According to Smith, without remotely-managed smart meter capabilities, it takes 30 minutes to an hour to turn off and turn on water meters. Under approximately 8 inches of snow, he guesses that time would have tripled. But the city of Jacksonville responded to the majority of requests in only two to three minutes because of the system’s remote shutoff capability. Within just 72 hours, the city identified damage, responded to its customers and repaired its water distribution system. 

“These meters saved us during the winter storm,” said Smith. “They made the difference from us being like a lot of other utilities, where the entire city is out of water, versus being a city that had very limited to no water outages.”

As the city began to thaw, the system’s data also helped resume normal water service. The city’s utility team used analytics to differentiate storm-related damage from typical water use which resulted in the creation of an amnesty policy for those impacted by high water bills in February. 

“Even after the storm, the benefits of our smart water technology prevailed,” said Smith. “Because we had such precise data, the city was able to set a policy and understand the financial impact to the city and residents of the winter storm.”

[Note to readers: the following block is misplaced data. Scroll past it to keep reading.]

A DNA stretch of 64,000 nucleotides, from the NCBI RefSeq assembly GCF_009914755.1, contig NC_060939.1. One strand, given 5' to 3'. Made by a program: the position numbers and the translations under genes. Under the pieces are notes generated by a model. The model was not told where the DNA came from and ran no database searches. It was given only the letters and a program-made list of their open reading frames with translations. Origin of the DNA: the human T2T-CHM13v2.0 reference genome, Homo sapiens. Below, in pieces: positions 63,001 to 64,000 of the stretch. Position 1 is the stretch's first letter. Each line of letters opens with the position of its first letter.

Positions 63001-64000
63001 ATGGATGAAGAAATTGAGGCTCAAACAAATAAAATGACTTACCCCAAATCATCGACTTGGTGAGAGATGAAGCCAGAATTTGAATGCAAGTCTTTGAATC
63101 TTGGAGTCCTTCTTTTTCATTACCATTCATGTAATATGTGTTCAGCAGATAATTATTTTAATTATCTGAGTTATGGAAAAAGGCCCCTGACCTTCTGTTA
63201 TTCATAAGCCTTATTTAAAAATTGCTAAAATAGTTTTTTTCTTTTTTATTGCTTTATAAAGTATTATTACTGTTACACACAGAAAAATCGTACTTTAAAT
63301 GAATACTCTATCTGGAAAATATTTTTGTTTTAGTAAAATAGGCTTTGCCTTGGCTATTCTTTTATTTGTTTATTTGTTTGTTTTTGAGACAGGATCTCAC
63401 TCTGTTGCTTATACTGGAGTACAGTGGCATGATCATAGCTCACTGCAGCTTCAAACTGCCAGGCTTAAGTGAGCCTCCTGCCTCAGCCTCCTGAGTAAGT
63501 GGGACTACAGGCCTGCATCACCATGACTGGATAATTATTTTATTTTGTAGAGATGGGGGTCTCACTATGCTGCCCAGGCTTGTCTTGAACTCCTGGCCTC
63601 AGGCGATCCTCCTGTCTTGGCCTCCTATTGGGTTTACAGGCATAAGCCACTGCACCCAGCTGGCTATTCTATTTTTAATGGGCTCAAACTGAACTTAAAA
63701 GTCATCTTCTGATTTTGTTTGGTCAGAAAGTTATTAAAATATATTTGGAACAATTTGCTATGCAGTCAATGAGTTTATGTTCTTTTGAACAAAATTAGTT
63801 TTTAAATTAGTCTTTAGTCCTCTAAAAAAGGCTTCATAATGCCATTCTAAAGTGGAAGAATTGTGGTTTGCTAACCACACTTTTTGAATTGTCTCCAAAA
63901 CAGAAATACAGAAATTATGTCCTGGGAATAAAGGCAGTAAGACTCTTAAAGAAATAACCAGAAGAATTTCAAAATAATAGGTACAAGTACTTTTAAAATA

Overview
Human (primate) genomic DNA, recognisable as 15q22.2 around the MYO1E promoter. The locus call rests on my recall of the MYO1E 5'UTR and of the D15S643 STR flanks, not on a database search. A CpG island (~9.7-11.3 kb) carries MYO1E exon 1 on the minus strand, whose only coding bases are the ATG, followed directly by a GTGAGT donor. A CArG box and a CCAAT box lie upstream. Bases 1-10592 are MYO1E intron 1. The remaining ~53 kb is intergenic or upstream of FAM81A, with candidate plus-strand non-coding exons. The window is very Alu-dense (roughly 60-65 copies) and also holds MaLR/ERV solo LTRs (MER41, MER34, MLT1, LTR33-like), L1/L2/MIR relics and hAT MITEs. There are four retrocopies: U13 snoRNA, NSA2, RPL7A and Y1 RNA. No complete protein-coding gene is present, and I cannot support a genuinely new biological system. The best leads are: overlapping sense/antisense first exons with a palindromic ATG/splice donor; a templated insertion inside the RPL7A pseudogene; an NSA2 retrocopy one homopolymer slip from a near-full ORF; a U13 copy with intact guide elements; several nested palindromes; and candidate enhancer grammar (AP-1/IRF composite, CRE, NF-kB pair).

Open communication with the city’s residents was another important aspect of the recovery process. The online Sensus Customer Portal was developed to create greater transparency between utilities and customers and allows customers to track their water consumption and set alerts should their usage spike. Customers who opted in the online portal could detect if their consumption corresponded to any issues during the week of the deep freeze.

Jacksonville’s Leadership is Rewarded

Jacksonville was among the first cities in the U.S. to switch 100% of its residential water meters to the ally meter. As a result, it was able to provide exemplary customer service during this winter weather emergency. Ultimately, Jacksonville’s leadership earned it the 2021 Texas Municipal League (TML) Excellence Award, which recognizes municipalities for innovative problem-solving, excellent management and high levels of service. 

“We had no idea when we upgraded the system, the level of customer service that it was going to give us the week of February 14, 2021,” said Smith.

RELATED: What is Advanced Metering Infrastructure?

The Value of Reliable Service 

Just two years prior to this unforeseen winter weather, the Jacksonville leadership knew it needed a modernization effort, with the majority of its meters nearing a 20-year life span. While the purpose of the system upgrade was not initially to address storm resilience, the remotely managed network more than proved its value when inclement weather covered their service territory.

“The infrastructure we put in worked flawlessly during the worst time,” said Smith. “Our failure rate using these meters was zero. We did not have to go out and replace any meters due to the sub-freezing temperatures. That’s almost a miracle.”

The city of Jacksonville was prepared to respond to a crisis because it was equipped with resilient, storm-tested technology.

“Without the Xylem system, the entire city could have been without water, and our response would have been totally different,” said Smith. “The system paid for itself in just that one week.”

The biggest benefit of the system: renewed trust with customers and confidence in a resilient, reliable, smart utility network for years to come. 

About the Author

Trey Overton